Declarative Interface Translation with Octopus

Anton Mishchuk
4 min readFeb 2, 2023

It is a short description of the idea behind the Octopus Elixir library I’ve recently created. It is the necessary part of the more ambitious idea of scaling the Flow-based programming approach defined in the ALF framework to the system level. For now, however, it can be used as a stand-alone project.

The problem

As an application engineer, I need a simple way of interfacing
with programs/services that provide the required functionality. These can be both internal services/tools that are developed by my colleagues and external ones, like mail service, payment gateway, cloud storage, or anything. Some of them provide HTTP JSON API, other use XML, databases uses SQL or No-SQL language, and there are gRPC, MMQT, name more! And of course, lots of cool stuff have the classic command line interface.

The conventional approach to the problem is creating client libraries. Some libraries can already exist, especially for popular services and popular programming languages. I use the Elixir programming language, not a very popular one. And even having a specific library created by the community, it sometimes seems like overengineering to add a dependency just for a couple of calls to the service I need. If there are dozens of such libraries in a project, it becomes a nightmare to change/update these dependencies.

Another annoying thing is that all these libraries are very similar (and simple) in their functionality. They do, basically, three simple things:

  1. Translate data structures provided by the programming language (e.g. Elixir maps, lists, etc) to data required by another program (e.g. URL with params or CLI command or SQL query or whatever).
  2. Call the program (e.g. make an HTTP request, execute a program, send a DB query, or whatever).
  3. Translate the result (e.g. JSON response, text response, SQL response, etc) back to the language’s data structures.

Interface Translation is a good description of such functionality.

Explicit coding of such translations leads to a decent amount of boilerplate code, not to mention that such code is created for many programming languages existing in the world.

The idea

Can these translations be expressed in a declarative, language-agnostic, specification-like way? Then the client library can be generated based on the specification.

The solution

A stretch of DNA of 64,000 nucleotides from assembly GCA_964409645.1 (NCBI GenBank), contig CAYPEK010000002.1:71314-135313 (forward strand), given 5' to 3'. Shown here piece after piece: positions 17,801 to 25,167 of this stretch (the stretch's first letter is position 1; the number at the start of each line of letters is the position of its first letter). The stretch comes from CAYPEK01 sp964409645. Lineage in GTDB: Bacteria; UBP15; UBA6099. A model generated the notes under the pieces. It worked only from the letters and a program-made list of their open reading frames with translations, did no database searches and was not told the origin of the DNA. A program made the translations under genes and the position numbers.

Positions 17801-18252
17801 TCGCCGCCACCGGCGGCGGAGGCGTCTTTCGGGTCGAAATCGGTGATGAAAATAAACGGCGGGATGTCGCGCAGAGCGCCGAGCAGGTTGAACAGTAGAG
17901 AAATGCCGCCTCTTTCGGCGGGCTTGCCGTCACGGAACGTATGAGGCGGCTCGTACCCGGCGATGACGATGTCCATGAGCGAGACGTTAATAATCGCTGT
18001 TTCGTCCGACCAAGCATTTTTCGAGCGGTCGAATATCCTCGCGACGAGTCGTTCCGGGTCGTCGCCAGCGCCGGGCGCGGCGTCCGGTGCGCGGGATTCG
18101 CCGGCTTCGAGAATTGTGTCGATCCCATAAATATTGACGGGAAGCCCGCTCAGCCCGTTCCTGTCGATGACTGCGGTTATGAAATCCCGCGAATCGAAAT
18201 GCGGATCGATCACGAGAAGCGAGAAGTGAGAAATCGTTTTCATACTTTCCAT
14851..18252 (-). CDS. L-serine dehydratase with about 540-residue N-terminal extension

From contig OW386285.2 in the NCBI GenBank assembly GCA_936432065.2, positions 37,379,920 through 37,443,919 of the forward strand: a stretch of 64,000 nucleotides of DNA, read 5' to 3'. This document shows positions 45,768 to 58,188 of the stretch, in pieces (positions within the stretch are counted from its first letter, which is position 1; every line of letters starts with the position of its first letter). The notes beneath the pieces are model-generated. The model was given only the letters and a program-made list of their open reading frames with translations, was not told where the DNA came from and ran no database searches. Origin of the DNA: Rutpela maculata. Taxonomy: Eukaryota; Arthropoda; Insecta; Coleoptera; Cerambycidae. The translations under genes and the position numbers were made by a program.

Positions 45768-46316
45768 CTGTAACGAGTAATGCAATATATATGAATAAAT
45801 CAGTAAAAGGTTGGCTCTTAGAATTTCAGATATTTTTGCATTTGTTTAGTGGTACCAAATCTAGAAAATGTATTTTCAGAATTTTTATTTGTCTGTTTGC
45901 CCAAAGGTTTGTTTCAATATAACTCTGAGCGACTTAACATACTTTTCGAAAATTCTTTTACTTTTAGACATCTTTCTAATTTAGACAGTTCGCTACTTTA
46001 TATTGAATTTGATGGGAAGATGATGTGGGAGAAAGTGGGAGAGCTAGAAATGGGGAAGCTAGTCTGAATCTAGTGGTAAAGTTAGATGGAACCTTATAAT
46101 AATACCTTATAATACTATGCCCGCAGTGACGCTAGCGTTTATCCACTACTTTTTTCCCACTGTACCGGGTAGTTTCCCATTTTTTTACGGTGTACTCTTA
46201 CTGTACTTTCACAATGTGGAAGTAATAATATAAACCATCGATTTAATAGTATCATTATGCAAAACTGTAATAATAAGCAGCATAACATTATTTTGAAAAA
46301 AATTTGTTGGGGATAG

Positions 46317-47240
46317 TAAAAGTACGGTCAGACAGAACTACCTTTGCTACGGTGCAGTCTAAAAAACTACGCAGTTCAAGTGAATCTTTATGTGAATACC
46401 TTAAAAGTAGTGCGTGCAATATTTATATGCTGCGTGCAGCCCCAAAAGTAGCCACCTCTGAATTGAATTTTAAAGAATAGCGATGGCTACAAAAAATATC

The specification can be provided as a JSON data structure that describes the interface to a service. The JSON is chosen as the specification language because it is widely used and easy to translate to Elixir data structures: JSON objects are translated to maps, JSON arrays are translated to lists, etc.

Consider the example of the simple interface to the Agify service:

"name": "agify",
"client": {
"module": "OctopusClientHttpFinch",
"start": {
"base_url": ""
"interface": {
"age_for_name": {
"input": {
"name": {"type": "string"}
"prepare": {
"method": "GET",
"path": "/",
"params": {
"name": "args['name']"
"call": {
"parse_json_body": true
"transform": {
"age": "args['body']['age'])"
"output": {
"age": {"type": "number"}

The “client” section describes a protocol-specific client. Here it’s just an Elixir module that implements a couple of functions (start, stop, call) needed for communication via HTTP. It’s a simple reusable component that, once implemented, can be used for all the services with the HTTP API. The “start” object specifies the common configuration of the client.

The “interface” section defines the “functions” of the “service”. Here it’s only one function — “age_for_name”. Then 5 steps optional are defined:

  1. “input” — describes the input data structure.
  2. “prepare” — describes how the transformations needed to be done to the input data to make it ready for the call: path, method, params, headers, etc.
  3. “call” — configures the actual call to the service. Here it just says that the response body should be parsed as JSON.
  4. “transform” — describes how the result of the call should be transformed. In this case, it just takes the `name` field from the response body.
  5. “output” — describes the output data structure.

The actual “translations” happen in the “prepare” and “transform” steps. In the example the transformations are simple. The “prepare” step says to use “GET” to path “/”, and send “name” from “args” as “params”. The “transform” step says to get “age” from the parsed JSON body and put. One can also define “helper functions” that can be used in these steps for more sophisticated data transformation.

The “input” and “output” steps are optional, but I would like to explicitly define what data are expected as the input to the function and what I’ll see at the output.

The Octopus magic

The Octopus library is the Elixir engine for defining client libraries from the specifications described above. When running: Octopus.define(definition), magic happens and the client appears in your application. After starting it with: Octopus.start("agify”), one can call the Agify service:{“name” => “Anton”}) .

One step further

Octopus provides translation from the “service language” to the Elixir programming language. However, it’s easy to build an HTTP JSON API interface to the defined “clients”.

The OctopusAgent provides the API and thus translates heterogeneous interfaces in a system into the unified JSON API.

One can deploy the “agent” to an existing system, define “services” dynamically, and, voila, different parts of the system can be called in a unified manner.

Thanks for reading! Please, give me feedback, Medium claps, and GitHub stars.